Family planning deaths must not go unpunished

Sun 26 Feb 2017

Last week, the criminal trial of the surgeon who conducted laparoscopic tubectomies which resulted in the deaths of 13 women in Chhattisgarh was quashed by the Chhattisgarh High Court. After telling the Supreme Court in Devika Biswas’ case — a PIL filed by a social activist — that the prosecution would be conducted properly once the case ended, the State government assisted the doctor by refusing to grant sanction for prosecution. As a result, the prosecution was quashed.

On November 8, 2014, the surgeon and an assistant performed over 80 surgeries within 90 minutes at a State-run family planning camp, in an abandoned building near Bilaspur. Within 24 hours, many of the women began complaining of abdominal pain. Thirteen women died while 65 others were injured.

The State government responded petulantly to the Supreme Court’s decision of 2016 in Devika Biswas’ case — where the court had criticised governments for the manner in which sterilisation camps were run — by threatening to stop all such sterilisation operations in the rural areas. Women are now being forced to approach the prohibitively expensive private sector.

Turning point

In one of the first decisions on reproductive rights, the Supreme Court, in 2005, was shocked by a Uttar Pradesh and Bihar Health Watch report which showed photographs of women after laparoscopy tubectomies. They were lying on straw on the floor with blood-stained sarees. The photographs prompted the filing of the landmark Ramakant Rai case in the Supreme Court. The court set out directions such as the qualification of empanelled doctors, physical examination of women prior to the operation, informed consent, quality assurance committees to be set up, an insurance policy, compensation and an inquiry after every death. These directions were ignored.

In 2012, the case of a government doctor operating on 61 women at an abandoned school at night in Bihar shocked the world. Biswas then filed a petition in the Supreme Court in 2012 highlighting similar horror stories from Maharashtra, Rajasthan, Madhya Pradesh, West Bengal, Punjab, Odisha, Himachal Pradesh and Uttar Pradesh. The response of the Union of India was typical. It resulted in a series of publications in English setting out new standards and procedures. While the case was going on, the Chhattisgarh incident took place in 2014.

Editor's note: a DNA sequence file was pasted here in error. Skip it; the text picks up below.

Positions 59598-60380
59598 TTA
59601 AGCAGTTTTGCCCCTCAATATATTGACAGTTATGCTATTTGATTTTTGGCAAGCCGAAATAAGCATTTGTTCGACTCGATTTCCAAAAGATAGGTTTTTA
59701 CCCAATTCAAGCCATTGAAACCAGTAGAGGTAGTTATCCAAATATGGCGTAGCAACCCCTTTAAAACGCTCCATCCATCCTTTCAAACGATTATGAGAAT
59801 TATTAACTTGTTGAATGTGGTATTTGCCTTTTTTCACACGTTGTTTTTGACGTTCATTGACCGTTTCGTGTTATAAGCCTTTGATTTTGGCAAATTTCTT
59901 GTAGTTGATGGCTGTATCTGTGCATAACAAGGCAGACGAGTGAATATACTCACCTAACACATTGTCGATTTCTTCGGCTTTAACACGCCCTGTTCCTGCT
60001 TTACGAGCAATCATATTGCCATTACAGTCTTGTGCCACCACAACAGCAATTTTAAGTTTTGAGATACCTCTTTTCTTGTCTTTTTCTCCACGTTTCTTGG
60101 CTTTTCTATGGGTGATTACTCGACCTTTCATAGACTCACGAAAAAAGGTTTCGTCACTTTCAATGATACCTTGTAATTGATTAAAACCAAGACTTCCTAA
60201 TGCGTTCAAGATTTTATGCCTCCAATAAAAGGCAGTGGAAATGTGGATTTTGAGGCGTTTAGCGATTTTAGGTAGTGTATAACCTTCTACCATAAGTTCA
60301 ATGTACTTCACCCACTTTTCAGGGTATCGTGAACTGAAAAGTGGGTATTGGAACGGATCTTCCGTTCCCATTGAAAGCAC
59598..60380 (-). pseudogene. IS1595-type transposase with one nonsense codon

Focus on female sterilisation

In September 2016, the Supreme Court decision in Devika Biswas’s case recorded the statement of the Union that such camps would be phased out. The Court also recorded the submission of Devika Biswas that 97% of all sterilisation procedures were conducted on women and 85% of the family planning budget exclusively went towards female sterilisation. Virtually no attention is paid to male sterilisation. Biswas also pointed out that between 2010-13, 363 people died due to sterilisation. She also said that unrealistic targets have been set resulting in non-consensual and forced sterilisations including on the physically and mentally challenged and young persons.

Once the camps are stopped, the operations are to be performed in government institutions. The reported reduction in sterilisation operations in the State has forced poor women to approach the private sector.

It looks as if gruesome crimes against women in this country will always go unpunished. Perhaps the only way forward is to have civil society monitoring integrated in court orders. Otherwise it will be business as usual, court orders notwithstanding.

Colin Gonsalves is the founder of the Human Rights Law Network


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